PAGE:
Detroit, June 4, 2012 -- David Cohen’s ability to help homeless veterans get jobs was unrivaled.
David was a specialist with our Homeless Veterans’ Reintegration Program (HVRP). His office was at Piquette Square. Through this work and other past efforts, he connected hundreds of veterans with job opportunities, educational resources and other services they need to rebuild their lives.
“David knew what it was like to serve your country and then lose your way,” said Cherrard Cohen, David’s brother. “But he felt passionately that if he could change his life, then anybody could. Anytime he saw a veteran in distress, he felt a responsibility to help.”
David was a decorated combat veteran who served in Desert Storm. He was an exceptional athlete who played professional basketball abroad. He had an agile mind and ardent heart. Despite the post-traumatic nightmares that still disturbed his sleep, and despite the profound heartbreak that once expelled him to the streets, there was a lightness in his bearing. He teased and laughed easily, and his smile animated his whole being.
At veteran-related events, as the Color Guard began, David’s face and demeanor became deeply reverent, and his eyes would lower, recalling the courage and sacrifice of his brothers in arms and fallen friends. In this moment, one clearly understood that David’s loyalty to veterans and country was transcendent.
David passed away of an apparent heart attack over the Memorial Day weekend. He was 45.
David’s sudden death shocked family, friends, colleagues and clients. He was known as a resilient survivor, and his heart was so resolute, it seemed impossible that it could fail.
Sitting in David’s living room where he had died just a few days before, David’s mother reminisced.
“As a little boy, David thought he was Superman, cape and all, and believed he could fly,” Ernestine recalled. “Once he even leaped off our second floor balcony. He landed in the hedges, had a few scrapes and scratches, but still was not afraid.”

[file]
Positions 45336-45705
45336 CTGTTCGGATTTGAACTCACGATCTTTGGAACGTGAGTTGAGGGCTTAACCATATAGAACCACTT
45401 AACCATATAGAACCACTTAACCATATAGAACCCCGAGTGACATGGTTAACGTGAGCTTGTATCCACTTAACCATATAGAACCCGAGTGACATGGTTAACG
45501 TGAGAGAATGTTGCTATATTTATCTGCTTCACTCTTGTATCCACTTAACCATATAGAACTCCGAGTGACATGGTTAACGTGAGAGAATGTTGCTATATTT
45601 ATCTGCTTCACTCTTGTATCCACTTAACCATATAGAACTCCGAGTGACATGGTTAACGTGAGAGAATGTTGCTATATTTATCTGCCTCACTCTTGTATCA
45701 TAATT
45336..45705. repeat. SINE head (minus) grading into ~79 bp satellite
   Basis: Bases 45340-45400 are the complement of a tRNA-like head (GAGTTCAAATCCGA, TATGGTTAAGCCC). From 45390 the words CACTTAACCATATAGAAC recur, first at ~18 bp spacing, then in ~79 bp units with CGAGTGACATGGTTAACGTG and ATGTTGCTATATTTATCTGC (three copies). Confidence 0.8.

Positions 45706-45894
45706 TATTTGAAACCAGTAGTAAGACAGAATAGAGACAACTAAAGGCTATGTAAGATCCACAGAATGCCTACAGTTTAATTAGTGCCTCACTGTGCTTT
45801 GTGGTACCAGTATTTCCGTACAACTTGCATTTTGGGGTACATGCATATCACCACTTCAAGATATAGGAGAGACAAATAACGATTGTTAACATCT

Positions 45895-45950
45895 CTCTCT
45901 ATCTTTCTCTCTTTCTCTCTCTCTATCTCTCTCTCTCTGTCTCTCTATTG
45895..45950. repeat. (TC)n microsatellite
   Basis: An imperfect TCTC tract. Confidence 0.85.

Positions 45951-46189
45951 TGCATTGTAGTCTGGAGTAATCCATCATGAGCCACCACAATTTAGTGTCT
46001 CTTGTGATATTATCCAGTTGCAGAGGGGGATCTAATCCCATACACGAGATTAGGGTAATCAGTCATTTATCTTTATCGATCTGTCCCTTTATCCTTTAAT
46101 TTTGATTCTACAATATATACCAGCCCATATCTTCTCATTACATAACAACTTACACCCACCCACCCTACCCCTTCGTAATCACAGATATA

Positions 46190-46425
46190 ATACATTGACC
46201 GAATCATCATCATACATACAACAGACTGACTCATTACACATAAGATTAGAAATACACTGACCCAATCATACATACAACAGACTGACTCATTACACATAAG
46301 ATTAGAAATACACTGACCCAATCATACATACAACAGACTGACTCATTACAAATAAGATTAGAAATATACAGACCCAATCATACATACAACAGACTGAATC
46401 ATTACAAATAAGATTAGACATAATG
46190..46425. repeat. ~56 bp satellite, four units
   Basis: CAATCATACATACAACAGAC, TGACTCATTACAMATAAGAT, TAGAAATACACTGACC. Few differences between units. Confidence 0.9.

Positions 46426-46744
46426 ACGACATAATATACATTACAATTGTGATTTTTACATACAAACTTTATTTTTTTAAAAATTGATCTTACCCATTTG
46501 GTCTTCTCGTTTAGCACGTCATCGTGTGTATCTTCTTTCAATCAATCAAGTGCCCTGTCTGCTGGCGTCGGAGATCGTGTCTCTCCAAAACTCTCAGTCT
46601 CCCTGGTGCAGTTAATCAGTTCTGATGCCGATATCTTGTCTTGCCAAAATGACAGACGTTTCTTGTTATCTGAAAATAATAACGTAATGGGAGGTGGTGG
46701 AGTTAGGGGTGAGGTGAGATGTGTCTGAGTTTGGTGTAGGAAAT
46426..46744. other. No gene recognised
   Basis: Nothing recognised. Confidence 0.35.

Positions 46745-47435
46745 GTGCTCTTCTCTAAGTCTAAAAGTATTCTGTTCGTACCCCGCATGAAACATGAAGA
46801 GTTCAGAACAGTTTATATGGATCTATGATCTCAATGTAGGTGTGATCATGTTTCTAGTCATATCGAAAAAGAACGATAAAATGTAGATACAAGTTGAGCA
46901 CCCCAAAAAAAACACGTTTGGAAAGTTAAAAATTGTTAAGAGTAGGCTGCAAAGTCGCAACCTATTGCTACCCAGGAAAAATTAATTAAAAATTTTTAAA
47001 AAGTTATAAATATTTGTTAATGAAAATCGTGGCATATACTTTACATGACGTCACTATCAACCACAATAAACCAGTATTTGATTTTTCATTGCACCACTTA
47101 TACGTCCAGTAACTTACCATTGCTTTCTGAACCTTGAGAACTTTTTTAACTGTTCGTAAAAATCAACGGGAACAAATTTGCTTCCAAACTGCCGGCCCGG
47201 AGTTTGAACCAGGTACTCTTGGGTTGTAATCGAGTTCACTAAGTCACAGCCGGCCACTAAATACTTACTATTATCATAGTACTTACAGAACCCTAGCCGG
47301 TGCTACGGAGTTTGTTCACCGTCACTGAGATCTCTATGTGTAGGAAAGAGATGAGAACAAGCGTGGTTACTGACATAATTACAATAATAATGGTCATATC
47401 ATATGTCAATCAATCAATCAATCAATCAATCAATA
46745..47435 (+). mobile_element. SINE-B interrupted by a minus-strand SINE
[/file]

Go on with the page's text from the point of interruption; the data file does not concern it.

David was born in Detroit on Valentine’s Day, 1967. He was an outstanding student, and excelled at math. He was also a star athlete, especially at basketball, and was offered scholarships to play in college. Instead, he decided to join the Army, following in the military tradition of his father and grandfather.
David was awarded many honors for his service and going beyond the call of duty. In Desert Storm, he witnessed gruesome scenes that would torment his gentle soul thereafter.
After leaving the military in 1995, David went through a difficult divorce and experienced severe depression and alcohol abuse. He lost nearly everything, and was living in his car when he entered the Veterans Independence program at the Detroit Rescue Mission Ministries. He immediately volunteered to connect homeless veterans with job prospects and other resources. Even after moving on, David continued to help the veterans at the Mission.
“In the history of the Mission, no one has placed more veterans in jobs than David,” said Willie White, who heads the program there. “He set the bar so high that it will never be surpassed.”
David was able to engage and motivate veterans because of a shared bond, but he also never accepted excuses and insisted on personal responsibility, dignity and duty. He was a tireless worker, working two jobs while completing his undergraduate degree earlier this year.
David bought a home last August in the same northeast Detroit neighborhood where his mother and some of his siblings live. Around the neighborhood, children and youth affectionately called him ‘Uncle Dave” for the time he devoted to playing sports with them and encouraging them to do well in school.
"David loved Detroit and felt it was part of his flesh and blood," his mother said. "He also felt strongly it would turn around, just as he turned around his own life."
In March, David was honored by the Veterans’ Services Division of the Michigan Workforce Development Agency. He received a special “challenge coin” for his exemplary work. It was the fifth challenge coin David had received in his military and post-military career.
“David and his contributions will be sorely missed,” said Tim Thorland, executive director of Southwest Housing Solutions. “We feel privileged as an organization for time he spent with us.”
David is survived by two daughters, six siblings, and his parents.
Services for David were held Wednesday, June 6 at the Clora Funeral Home.The chapel overflowed. David is laid to rest at the Great Lakes National Cemetery near Holly, a place for veterans.